* Early musings: The idea of space stations can be traced, rather incredibly, to the mid-1800s. That’s when astronomers and physicists first began asking: Could humans get something to orbit Earth in the same way that the planets glide around the Sun?

In Russia, Konstantin Tsiolkovsky, called the father of modern space-flight, drew an outline for a “space station with a rotating section to generate artificial gravity. Such a station could be used to investigate Earth and refuel ships proceeding to other destinations, such as the moon,” writes Jay Chladek, in his 2017 book Outposts on the Frontier: A Fifty-Year History of Space Stations.

The German aerospace engineer Wernher von Braun, who worked with the Nazis during the war and became an American citizen after it, wrote in 1951 of an idea to send humans to Mars by using a space station as an assembly point for an interplanetary vessel. “Development of the space station is as inevitable as the rising of the sun; man has already poked his nose into space and he is not likely to pull it back,” he wrote, in 1952.

The MOL test flight carried out in 1966. (Courtesy US Air Force)
The MOL test flight carried out in 1966. (Courtesy US Air Force)

* MOL beginnings: When NASA was founded in 1958, it took over space exploration, which had until then been led by the US Air Force. But, amid the Cold War, the US military wasn’t taking its eye off the skies.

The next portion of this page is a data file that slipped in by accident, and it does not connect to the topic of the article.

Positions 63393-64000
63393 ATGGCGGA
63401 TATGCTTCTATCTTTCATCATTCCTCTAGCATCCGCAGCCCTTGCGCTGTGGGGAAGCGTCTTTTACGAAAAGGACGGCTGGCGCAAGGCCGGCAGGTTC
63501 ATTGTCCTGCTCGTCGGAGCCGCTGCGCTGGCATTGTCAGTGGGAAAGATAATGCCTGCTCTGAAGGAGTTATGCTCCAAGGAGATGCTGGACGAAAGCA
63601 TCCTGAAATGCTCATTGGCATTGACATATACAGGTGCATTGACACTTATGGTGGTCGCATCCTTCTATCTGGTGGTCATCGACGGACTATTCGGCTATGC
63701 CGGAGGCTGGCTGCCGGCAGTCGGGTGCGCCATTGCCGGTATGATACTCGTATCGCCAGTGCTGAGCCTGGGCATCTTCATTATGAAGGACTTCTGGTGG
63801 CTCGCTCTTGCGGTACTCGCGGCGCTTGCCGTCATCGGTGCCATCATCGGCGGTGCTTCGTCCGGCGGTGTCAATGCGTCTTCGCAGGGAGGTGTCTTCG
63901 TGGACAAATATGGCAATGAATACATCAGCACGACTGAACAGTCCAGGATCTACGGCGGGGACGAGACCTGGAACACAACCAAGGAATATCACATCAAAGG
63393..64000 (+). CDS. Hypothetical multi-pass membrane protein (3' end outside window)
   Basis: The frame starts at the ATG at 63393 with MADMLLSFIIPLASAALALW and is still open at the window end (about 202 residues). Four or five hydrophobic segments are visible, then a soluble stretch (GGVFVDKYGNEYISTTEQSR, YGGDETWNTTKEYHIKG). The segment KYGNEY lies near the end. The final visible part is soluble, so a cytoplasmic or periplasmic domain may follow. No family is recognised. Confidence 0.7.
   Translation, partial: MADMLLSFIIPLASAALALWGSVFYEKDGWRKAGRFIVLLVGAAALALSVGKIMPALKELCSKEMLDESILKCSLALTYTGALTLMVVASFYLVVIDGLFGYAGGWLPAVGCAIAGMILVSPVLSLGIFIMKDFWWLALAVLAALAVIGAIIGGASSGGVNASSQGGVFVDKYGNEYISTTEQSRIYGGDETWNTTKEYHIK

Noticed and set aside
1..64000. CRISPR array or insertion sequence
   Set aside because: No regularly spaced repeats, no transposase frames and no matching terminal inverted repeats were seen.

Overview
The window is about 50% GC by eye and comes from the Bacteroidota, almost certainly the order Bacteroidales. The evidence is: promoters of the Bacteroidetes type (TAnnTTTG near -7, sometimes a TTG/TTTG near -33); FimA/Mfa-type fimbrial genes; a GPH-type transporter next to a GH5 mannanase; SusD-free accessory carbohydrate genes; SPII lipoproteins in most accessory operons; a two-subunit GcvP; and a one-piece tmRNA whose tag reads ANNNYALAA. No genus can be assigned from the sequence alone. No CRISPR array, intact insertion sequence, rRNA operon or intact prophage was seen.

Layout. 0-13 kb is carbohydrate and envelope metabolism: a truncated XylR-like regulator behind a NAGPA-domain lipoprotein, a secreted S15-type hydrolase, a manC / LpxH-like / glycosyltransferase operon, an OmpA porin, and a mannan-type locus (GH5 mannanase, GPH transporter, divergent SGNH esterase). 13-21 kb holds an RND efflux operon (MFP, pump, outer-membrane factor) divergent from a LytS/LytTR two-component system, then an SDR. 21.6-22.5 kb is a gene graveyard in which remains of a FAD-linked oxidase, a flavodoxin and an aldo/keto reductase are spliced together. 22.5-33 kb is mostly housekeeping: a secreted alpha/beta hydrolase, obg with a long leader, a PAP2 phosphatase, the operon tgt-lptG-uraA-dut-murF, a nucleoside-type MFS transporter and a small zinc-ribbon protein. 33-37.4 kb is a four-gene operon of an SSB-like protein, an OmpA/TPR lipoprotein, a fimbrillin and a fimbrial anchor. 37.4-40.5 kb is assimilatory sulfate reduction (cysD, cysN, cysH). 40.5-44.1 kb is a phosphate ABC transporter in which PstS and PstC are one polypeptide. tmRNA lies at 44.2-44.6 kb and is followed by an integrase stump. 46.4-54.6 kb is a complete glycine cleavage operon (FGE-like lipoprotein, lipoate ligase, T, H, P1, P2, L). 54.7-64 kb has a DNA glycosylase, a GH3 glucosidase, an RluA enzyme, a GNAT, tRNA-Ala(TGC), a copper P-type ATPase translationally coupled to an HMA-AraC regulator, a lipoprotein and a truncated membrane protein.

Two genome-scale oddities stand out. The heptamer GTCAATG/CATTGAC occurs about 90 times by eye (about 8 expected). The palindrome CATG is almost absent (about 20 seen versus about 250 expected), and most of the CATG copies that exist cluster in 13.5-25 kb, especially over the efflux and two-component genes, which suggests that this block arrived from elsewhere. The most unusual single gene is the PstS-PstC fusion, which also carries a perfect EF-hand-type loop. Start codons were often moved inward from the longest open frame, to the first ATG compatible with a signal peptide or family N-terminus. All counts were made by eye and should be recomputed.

Plans took shape for a Manned Orbiting Laboratory (MOL), a series of 60-ft-long space stations in low-Earth orbit, to be occupied by two-man crews and built for military reconnaissance. Pilots were selected. A test flight was carried out in 1966. Then, amid budget cuts as the Vietnam War dragged on, and amid a fast-approaching 1969 deadline for a first manned mission to the Moon (by NASA), the project was abruptly ended.

Some of the spacesuits and waste-management designs would live on, when the US did launch its first space station, Skylab (1973-74). But first…

* A Soviet Salyut: In many ways, Almaz (Russian for Diamond) was the Soviet Union’s response to MOL. It was the brainchild of pioneering Soviet rocket scientist Vladimir Chelomei.

Almaz was a codename; it was officially the Orbital Piloted Station (OPS). The space station was conceived, in 1964, as a three-man orbiter that would gather intelligence with the help of a telescopic camera system and reconnaissance equipment.

Then the Apollo 11 landed on the moon. The Soviet government wanted to give Russia something as thrilling to celebrate. So, in 1970, the USSR announced that it would build a “civilian” or research-focused space station.